At kindergarten recess today, there was this conversation:
Him: "May I pretend to be a vampire? GRRRRR!", making vampire faces.
Two minutes later, Him: "How about if I pretend to be a cowboy? Without guns."
Me: "O.K. Make sure you don't shoot a gun!"
Him: "GRRRRRR!", riding off into the sunset.
After a nice long walk with my bloggy walking buddy (Hi, Happy Wonderer!), I decided to spend some time pruning and cleaning up my little garden.
This calla lily came with me from Los Angeles. When we moved to LA five years ago, I was gifted several tubers by a friend in Camarillo. I planted them and they prospered in the smoggy, grimey inner city dirt and air. When we moved to the little house by the freeway, I pulled out some of the tubers and plopped them in a container, and they seemed happy to produce lilies in the confines of a one gallon black pot. This winter I planted the lilies back in their native Camarillo soil, and a bloom has already appeared!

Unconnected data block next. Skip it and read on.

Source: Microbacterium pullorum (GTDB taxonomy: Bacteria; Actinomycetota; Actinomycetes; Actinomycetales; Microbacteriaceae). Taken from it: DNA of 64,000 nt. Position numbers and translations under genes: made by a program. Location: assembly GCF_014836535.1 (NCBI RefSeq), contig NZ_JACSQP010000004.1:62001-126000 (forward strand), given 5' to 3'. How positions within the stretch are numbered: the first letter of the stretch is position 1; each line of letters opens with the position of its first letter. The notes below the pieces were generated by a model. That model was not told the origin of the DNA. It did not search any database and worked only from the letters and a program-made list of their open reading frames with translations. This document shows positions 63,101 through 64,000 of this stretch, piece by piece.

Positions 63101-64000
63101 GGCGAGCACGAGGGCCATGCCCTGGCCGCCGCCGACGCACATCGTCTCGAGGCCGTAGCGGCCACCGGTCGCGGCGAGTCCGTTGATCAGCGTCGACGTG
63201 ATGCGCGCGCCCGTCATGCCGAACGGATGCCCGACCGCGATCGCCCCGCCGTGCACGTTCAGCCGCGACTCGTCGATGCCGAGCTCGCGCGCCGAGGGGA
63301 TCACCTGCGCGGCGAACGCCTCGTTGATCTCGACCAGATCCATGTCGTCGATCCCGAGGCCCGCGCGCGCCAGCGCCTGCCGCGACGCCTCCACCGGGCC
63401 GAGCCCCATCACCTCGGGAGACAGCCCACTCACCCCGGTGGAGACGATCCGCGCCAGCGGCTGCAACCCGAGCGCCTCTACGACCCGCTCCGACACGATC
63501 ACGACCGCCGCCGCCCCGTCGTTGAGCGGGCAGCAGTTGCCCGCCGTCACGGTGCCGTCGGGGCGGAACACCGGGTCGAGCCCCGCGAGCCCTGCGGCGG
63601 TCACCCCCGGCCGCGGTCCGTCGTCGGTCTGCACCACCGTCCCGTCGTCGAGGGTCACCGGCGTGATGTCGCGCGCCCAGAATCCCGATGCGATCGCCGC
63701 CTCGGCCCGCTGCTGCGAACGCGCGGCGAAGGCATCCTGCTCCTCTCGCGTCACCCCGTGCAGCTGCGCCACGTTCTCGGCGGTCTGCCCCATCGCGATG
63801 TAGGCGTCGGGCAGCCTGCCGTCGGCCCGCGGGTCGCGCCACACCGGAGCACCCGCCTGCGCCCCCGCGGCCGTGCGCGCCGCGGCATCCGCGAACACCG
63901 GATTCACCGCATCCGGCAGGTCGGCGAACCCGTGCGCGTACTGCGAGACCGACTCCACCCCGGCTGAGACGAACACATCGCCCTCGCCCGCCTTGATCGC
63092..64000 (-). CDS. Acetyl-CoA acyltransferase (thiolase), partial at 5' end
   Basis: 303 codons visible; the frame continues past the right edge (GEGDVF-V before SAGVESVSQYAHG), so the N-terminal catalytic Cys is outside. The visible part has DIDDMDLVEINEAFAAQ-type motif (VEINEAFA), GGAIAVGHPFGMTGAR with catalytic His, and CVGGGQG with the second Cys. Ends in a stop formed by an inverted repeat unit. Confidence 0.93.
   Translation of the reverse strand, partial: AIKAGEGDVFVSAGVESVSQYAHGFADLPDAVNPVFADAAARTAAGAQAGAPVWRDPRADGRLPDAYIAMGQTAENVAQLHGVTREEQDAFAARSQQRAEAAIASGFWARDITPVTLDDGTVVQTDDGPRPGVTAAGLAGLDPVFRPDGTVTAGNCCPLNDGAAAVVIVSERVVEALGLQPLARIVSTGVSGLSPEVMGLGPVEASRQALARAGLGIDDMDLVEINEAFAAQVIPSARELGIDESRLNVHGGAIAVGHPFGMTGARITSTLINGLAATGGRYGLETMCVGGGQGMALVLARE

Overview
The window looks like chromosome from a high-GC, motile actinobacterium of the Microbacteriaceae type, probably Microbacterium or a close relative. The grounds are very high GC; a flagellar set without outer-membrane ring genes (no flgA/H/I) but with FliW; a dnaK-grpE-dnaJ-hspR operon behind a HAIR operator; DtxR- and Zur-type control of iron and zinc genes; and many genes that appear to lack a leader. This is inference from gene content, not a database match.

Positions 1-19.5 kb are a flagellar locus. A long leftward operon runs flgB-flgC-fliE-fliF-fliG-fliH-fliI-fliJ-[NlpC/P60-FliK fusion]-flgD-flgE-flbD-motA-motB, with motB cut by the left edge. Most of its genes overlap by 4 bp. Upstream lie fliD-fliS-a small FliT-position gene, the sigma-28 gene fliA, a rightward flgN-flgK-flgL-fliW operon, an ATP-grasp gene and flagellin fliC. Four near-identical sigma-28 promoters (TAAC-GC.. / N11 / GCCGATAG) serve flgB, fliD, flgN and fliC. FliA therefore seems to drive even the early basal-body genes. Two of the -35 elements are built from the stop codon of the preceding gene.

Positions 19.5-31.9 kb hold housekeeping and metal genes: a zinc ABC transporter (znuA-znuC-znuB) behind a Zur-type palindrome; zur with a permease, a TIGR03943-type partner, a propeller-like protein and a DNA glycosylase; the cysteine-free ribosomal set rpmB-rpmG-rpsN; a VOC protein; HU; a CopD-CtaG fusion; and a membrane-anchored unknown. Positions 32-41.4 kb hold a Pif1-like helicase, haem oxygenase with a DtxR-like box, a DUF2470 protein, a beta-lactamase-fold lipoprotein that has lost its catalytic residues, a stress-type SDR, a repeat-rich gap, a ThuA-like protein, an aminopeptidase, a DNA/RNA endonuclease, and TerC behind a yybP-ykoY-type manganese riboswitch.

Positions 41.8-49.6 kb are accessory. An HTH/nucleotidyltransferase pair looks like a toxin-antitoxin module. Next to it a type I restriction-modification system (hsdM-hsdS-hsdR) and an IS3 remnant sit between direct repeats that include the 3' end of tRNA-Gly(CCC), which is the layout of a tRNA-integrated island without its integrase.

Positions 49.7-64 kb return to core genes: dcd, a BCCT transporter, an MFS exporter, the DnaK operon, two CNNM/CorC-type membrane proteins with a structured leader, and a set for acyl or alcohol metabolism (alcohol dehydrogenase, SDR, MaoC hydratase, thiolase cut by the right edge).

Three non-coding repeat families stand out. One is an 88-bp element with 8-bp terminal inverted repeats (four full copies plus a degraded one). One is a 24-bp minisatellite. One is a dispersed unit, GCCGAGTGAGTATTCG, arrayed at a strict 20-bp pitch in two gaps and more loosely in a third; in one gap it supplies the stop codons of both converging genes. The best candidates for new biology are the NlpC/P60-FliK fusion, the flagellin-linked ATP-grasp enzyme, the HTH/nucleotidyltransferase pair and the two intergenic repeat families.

When one inherits a garden from a former owner, one has to wait a year's cycle to find out what is in the garden. After watching for little green sprouts in December and January, I have decided that there are no bulbs for spring flowers in my garden. No tulips or daffodils. So, I stepped over to my next door neighbor's back garden and enjoyed one of her daffodils. I do like daffies! I wanted to be married in April, so I could have daffodils at my wedding. (It didn't happen; The Professor and I were married in July. And I really don't want to get married again.)
I have been clipping and pruning the nine camellia bushes as they go through their blooming cycles. Each bush is different in color, form, and time of bloom. Isn't this pink beauty wonderful in its symmetrical form with its delicate round petals?
Another plant I rescued from inner city living was this geranium. Actually, the week we moved, I went out by the school yard fence and clipped a couple of stems from the very large and sturdy geranium that had engulfed the chain link fence. I kept the stems in water until they grew some roots and then I stuck them in a pot. You really can't kill a geranium, even with careless neglect.